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Posted 30 Oct 2009
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T4 Preprocessed Text Templates in Visual Studio 2010

, 30 Oct 2009
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T4 preprocessed text templates in Visual Studio 2010

The best kept secret in Redmond, WA are the new T4 Preprocess Text Templates that shipped in Visual Studio 2010 Beta1 and Beta2. In just a few minutes, you’ll be in the know and using them.

Background – Condensed

T4 = text template transformation toolkit

T4 templates have been available since Visual Studio 2005 and are part of DSL (Domain Specific Languages) documentation.

In Visual Studio 2010, the templates are MUCH easier to use because they are preprocessed. When you save your T4 template, it is compiled. The T4 template is now "processed" at compile time. This was not the case in previous releases.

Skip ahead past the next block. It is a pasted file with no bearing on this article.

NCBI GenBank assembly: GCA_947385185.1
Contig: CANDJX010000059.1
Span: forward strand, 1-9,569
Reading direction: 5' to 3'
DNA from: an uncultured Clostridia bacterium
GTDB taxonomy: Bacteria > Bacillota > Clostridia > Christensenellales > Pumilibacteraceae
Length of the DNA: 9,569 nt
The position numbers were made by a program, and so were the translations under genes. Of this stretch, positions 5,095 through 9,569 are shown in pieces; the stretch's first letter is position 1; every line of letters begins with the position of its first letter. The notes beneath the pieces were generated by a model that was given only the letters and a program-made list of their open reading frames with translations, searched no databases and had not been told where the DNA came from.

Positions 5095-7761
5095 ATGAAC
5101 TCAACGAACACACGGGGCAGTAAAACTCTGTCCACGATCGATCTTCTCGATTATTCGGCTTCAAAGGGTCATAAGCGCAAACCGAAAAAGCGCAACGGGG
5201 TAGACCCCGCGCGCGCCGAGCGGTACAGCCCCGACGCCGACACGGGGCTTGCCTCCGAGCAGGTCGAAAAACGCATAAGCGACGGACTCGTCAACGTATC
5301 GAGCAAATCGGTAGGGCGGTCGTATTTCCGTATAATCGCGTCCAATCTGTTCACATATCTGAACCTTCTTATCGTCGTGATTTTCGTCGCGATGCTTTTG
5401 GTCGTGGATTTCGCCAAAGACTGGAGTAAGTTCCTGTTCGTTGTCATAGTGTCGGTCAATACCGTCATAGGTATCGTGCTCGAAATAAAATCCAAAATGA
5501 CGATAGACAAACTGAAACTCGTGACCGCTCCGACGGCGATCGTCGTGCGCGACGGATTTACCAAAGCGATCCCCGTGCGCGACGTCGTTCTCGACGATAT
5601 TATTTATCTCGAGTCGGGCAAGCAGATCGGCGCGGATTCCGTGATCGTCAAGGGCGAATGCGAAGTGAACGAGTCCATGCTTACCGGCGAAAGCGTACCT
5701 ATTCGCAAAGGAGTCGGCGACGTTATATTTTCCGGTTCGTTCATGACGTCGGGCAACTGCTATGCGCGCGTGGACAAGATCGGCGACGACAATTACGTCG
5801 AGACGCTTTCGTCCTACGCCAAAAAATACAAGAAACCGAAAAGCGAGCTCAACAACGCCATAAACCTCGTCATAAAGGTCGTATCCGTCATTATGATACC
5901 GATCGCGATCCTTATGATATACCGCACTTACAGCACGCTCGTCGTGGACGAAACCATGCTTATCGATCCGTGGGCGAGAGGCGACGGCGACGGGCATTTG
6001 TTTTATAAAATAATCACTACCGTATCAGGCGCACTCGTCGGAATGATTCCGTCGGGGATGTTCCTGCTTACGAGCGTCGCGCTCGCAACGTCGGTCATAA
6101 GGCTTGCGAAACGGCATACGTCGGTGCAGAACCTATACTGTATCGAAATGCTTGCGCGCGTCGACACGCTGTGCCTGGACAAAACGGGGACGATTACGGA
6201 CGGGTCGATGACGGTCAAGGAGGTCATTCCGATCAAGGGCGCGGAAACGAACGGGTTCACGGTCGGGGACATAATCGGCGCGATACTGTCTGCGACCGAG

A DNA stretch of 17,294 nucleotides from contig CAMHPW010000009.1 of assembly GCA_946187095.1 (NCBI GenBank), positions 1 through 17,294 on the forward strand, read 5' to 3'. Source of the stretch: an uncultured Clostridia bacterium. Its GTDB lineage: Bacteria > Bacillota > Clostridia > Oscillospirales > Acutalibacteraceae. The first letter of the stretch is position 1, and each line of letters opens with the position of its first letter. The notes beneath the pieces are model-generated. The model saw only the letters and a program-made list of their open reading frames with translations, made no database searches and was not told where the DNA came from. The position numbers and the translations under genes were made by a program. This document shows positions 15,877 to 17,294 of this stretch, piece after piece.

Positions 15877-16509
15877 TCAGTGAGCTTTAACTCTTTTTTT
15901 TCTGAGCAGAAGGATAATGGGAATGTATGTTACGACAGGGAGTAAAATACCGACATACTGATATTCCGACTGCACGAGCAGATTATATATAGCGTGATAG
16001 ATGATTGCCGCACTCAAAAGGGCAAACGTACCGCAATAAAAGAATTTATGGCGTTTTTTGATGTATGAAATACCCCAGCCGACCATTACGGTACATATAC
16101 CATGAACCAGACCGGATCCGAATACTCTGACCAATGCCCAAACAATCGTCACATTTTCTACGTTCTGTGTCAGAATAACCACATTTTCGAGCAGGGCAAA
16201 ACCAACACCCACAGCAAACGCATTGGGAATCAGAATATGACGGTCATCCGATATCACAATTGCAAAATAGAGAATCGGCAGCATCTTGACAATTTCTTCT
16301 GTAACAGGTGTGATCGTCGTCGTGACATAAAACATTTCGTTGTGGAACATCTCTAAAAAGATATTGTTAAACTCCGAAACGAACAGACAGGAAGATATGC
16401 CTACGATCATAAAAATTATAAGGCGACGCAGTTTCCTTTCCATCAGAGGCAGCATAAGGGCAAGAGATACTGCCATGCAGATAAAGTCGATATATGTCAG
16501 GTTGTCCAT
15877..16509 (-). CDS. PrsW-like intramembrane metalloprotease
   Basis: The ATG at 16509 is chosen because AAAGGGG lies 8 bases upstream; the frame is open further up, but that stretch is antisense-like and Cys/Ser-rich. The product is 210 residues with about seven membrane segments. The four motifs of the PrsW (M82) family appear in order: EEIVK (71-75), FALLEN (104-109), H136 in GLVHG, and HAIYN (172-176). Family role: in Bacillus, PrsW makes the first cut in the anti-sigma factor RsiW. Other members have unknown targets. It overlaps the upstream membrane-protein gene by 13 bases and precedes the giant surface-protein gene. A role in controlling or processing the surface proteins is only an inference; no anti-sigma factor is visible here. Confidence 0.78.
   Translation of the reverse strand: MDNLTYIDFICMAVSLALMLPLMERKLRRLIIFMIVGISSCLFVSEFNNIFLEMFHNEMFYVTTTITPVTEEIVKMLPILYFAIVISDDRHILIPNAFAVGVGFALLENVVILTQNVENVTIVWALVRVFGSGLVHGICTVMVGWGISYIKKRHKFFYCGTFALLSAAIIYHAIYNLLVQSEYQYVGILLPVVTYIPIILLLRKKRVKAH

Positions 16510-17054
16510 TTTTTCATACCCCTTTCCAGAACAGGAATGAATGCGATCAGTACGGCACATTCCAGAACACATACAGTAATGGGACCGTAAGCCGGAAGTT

Your compiled template is just another type in an assembly that you can now instantiate and call its single method, TransformText. The only run-time requirement to use T4 templates is the .NET 2.0 Framework.


  • Visual Studio 2010
  • T4 Editor Plug In
    • Visual Studio 2010 does not provide any editing assistance when editing T4 templates (.tt files). You can search the Internet for T4 Editor and you’ll find some information and products.
    • I’m currently using the Tangible T4 Editor (free) that you can get on the Visual Studio Gallery here:

Our Scenario

We have been tasked with creating some code that we can pass data fields to and that code will create a VB.NET property. This code will be part of a larger program that is fed information and creates class files.

Before T4 Preprocessed templates, we had several options available to us. Write code to spit out the required property, buy a 3rd party product, use CodeDom, etc.

Since we just installed Visual Studio 2010 Beta2, we are going for the productive, inexpensive, simple and out of the box solution, T4 Preprocessed Text Template.

Our Test Bench

This simple application simulates the data harness that will ultimately feed our T4 template and consume its output. Set a few data fields and press Generate Code.


Code Generation – It’s All About the Data